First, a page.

Williamstown Elementary School students absorb Martin Luther King's message


WILLIAMSTOWN -- Marcella Villada Peacock had never heard of Martin Luther King Jr., until she attended a program at her daughter's first school in the United States.

"I came from Mexico. I didn't know anything about it," she said. "But once I learned about Martin Luther King, I loved him."

When her family moved to Williamstown 19 years ago, she was hoping to see a big celebration honoring the activist on his birthday, but didn't. So she started one at Williamstown Elementary School.

Villada Peacock shared her story at the school on Friday morning, during the now annual Martin Luther King Jr. celebration.

Each year, the school's fourth-graders create posters about King's life and work to hang on the school's auditorium walls; fifth-grade students write poetry about him and sixth-graders write essays based on the prompt, "Who is Martin Luther King Jr.?"

Williamstown Principal Joelle Brookner said the students' writing and posters "show a depth of understanding" that the students have gained by putting thought into their projects.

For example, one student's poster detailed how King was inspired by another human rights activist, Mahatma Gandhi.

In her essay, sixth-grader Maya Choste wrote how King demonstrated that, "a person can be powerful without being physically violent."

She gave a modern example of how in school, someone could speak up and intervene when someone is seen being bullied. "Every conflict has a non-violent resolution," Choste wrote.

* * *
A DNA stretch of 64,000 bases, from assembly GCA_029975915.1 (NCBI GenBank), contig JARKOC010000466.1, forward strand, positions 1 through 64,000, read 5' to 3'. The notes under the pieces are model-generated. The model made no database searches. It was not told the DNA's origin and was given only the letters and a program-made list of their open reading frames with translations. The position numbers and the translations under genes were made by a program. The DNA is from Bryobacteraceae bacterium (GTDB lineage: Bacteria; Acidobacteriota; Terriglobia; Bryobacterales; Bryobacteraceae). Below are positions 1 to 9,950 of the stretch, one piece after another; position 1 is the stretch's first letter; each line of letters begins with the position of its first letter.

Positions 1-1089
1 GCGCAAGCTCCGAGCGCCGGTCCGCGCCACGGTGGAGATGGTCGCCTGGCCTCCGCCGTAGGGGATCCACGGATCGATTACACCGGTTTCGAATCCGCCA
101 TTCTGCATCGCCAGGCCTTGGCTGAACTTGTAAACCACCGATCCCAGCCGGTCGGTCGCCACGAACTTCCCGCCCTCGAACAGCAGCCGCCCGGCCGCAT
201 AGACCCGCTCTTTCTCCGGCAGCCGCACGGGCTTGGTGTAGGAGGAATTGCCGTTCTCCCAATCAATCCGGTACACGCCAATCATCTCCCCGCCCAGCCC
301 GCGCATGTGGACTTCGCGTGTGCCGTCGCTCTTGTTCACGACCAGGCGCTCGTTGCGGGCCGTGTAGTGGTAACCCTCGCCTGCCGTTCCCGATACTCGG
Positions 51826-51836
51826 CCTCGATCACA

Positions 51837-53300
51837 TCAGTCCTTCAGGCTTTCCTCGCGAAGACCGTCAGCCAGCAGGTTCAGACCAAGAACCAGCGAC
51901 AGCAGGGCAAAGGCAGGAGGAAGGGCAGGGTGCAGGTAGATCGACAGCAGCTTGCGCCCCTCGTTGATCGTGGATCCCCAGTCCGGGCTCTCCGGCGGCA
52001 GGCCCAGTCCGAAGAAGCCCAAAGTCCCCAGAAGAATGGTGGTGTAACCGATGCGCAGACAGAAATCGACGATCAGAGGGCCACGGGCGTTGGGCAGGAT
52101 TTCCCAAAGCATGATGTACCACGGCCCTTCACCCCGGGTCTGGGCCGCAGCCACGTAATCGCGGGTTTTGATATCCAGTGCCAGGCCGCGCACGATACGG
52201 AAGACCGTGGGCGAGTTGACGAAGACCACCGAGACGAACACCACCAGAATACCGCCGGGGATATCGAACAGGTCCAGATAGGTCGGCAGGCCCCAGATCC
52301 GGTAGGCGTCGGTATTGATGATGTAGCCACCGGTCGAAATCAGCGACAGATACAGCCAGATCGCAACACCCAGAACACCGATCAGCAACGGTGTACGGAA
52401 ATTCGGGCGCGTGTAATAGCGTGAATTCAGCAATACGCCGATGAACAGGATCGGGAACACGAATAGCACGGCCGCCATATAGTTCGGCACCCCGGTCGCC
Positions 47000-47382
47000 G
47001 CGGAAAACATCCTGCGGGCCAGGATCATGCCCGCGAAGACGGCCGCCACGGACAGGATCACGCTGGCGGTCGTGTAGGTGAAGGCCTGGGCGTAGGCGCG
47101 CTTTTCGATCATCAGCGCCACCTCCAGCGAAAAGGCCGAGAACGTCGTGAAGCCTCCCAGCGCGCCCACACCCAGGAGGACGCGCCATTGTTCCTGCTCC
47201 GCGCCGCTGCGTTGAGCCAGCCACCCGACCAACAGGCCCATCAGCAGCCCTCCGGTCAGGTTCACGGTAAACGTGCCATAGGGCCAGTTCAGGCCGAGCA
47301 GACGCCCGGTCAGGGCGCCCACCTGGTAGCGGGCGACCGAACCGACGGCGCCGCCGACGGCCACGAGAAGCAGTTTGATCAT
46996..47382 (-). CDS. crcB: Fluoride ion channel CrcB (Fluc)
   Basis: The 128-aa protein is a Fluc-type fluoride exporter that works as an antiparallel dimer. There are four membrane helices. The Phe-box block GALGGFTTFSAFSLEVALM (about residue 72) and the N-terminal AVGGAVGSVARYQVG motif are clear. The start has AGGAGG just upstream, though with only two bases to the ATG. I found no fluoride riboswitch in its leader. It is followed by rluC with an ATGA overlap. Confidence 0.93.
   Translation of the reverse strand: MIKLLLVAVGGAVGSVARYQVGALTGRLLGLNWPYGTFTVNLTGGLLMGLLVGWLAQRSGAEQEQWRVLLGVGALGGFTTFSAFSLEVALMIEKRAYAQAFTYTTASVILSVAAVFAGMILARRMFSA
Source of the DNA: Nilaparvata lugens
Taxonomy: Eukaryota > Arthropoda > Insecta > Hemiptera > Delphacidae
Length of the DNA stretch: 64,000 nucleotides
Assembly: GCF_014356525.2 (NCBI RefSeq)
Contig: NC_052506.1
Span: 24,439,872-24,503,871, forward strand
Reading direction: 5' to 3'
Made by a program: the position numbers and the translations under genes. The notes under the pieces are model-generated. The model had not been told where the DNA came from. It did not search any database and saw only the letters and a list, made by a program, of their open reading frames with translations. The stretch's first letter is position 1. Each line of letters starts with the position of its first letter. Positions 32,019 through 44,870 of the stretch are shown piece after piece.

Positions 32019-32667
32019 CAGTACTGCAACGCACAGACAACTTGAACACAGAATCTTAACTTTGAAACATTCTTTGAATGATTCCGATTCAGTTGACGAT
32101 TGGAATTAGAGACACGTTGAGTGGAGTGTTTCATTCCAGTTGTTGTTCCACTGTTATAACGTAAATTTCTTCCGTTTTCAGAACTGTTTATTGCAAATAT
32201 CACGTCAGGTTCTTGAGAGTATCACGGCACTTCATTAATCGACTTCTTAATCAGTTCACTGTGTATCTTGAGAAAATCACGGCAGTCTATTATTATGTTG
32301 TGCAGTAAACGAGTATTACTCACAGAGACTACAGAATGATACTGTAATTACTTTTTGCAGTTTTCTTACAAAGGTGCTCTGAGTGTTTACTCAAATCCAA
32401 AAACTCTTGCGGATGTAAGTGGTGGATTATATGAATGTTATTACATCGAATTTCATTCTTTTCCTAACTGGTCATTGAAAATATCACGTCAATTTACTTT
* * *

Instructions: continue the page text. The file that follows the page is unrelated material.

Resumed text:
Choste, along with fifth-grade poetry writer Jayden Johnson, will read their work on Monday as part of the Martin Luther King Jr. Day program at Williams College.

Other student poetry readers on Friday included Charlie McWeeny, Clara McWeeny, Alahna David and Alice Glab. Additional sixth-grade essay readers included Julius Munemo, Helen Greenfield and Lucy Shepard.

The elementary schoolers were also treated to performances by Williams College performance groups The Accidentals, an all-female a cappella chorus; Kusika, an African dance and drumming troupe, and Sankofa, the college's step team.

Williams College sophomore Mia L. Knowles also gave a short speech during the event, encouraging the audience to continue to be inspired by King's values and dreams.

"I am Martin Luther King Jr.'s dream just as much as you are," Knowles said. "Today, my dream is that one day you will say that you helped Martin Luther King's dream come true."

To reach Jenn Smith:
or (413) 496-6239.
On Twitter: @JennSmith_Ink


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